Brightsurf Science News & Current Events

May 28, 2001
Unusual source of ocean water contamination may rewrite environmental textbooks
A team of researchers may rewrite environmental textbooks after uncovering evidence that a saltwater marsh is a source of fecal bacteria contaminating one of California's most popular beaches.

World's largest scientific society providing scientific publications to Canadian academic research institutions
The American Chemical Society has reached an agreement with the Canadian National Site Licensing Project that gives academic research institutions across Canada access to the entire catalogue of ACS Web Editions, the online version of ACS scientific journals.

New satellite study shows vegetation increases in North America
An analysis of vegetation growth in North America between 1982 and 1998 using satellite observations indicates a significant increase in the rate at which carbon is being taken up by plants, according to a new study led by the University of Colorado at Boulder.

A quasar's identity may simply be in the eye of the beholder
Using NASA's Chandra X-ray Observatory, astronomers have made the first detailed study of a quasar shrouded in clouds of gas and dust.

One hour of grass cutting equals 100 miles worth of auto pollution
The air pollution from an hour of mowing the lawn is about the same as that from a 100-mile automobile ride, according to a report in the June 1 issue of Environmental Science & Technology, a journal of the American Chemical Society, which recommends using catalytic converters on mowers.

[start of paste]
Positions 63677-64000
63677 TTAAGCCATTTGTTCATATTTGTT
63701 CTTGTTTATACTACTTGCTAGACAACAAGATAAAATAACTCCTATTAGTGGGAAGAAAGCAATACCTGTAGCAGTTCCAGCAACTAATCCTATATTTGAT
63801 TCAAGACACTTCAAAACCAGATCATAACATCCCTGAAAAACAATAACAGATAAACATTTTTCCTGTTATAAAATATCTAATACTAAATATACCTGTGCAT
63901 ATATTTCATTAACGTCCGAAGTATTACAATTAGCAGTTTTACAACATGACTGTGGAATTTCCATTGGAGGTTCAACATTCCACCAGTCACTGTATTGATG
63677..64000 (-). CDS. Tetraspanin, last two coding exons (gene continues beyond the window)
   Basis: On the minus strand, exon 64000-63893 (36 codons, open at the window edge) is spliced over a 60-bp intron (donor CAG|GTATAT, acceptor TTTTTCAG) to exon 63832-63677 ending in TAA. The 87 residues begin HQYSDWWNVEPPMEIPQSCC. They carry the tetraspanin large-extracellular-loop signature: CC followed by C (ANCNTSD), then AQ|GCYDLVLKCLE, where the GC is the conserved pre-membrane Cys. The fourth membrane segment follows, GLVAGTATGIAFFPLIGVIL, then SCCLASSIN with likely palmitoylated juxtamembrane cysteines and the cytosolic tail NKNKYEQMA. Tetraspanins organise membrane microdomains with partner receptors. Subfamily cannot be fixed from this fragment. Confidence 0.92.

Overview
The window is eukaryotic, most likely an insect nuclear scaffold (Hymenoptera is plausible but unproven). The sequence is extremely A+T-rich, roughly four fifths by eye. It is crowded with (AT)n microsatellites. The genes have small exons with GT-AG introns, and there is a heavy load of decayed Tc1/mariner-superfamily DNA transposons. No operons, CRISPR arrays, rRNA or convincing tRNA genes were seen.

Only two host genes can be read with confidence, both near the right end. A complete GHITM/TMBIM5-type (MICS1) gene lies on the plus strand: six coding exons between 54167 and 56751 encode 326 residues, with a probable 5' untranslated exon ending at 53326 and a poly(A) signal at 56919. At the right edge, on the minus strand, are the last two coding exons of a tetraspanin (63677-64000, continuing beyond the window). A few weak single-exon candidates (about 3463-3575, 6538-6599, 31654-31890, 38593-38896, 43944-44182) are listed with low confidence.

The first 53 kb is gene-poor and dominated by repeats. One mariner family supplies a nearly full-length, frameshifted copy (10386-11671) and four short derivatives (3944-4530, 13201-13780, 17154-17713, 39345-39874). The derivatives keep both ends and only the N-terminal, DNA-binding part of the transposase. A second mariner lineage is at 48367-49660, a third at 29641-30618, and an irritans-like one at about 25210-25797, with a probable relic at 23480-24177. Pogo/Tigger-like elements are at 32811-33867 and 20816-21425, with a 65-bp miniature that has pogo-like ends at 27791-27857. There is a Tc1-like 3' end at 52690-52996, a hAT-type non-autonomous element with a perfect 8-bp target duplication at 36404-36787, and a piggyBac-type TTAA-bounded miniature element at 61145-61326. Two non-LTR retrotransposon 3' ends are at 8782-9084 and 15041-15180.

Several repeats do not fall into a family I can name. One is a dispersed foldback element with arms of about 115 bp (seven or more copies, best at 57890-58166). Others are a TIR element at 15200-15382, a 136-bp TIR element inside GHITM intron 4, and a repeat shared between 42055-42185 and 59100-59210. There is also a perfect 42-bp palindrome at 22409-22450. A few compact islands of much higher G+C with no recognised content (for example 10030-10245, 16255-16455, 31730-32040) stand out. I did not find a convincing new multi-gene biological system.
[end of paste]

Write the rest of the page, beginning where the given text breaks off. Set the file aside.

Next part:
Fragmentation linked to stress in birds
Amazon forest birds are particularly sensitive to habitat fragmentation -- even patches as big as 250 acres are missing many species -- but no one knows why.

Rationale for rationing no longer compelling
The Oregon Health Plan is regarded as having pioneered explicit, systematic and open rationing of health care by denying access to some services.

Pet trade wrong: Poaching major threat to parrots
While the pet trade and conservation biologists agree that parrots are threatened by habitat loss, they disagree about the effects of poaching.

First in New York: PMDD and postpartum depression symposium for the general public
For the first time, New Yorkers will be able to attend a women's symposium that addresses mood changes associated with pregnancy and postpartum; premenstrual syndrome and premenstrual dysphoric disorder (PMDD); perimenopause and menopause.

Hang up the phone, or hang up the keys
In 1997, Drs. Donald Redelmeier and Robert Tibshirani published what has become the most widely cited scientific study on the link between cellular telephones and motor vehicle collisions.

The link between abuse during pregnancy and low birth weight
Abuse during pregnancy is considered a potentially modifiable risk factor for low birth weight (<2500 g).

Early results of Web site-based health management interventions study outlined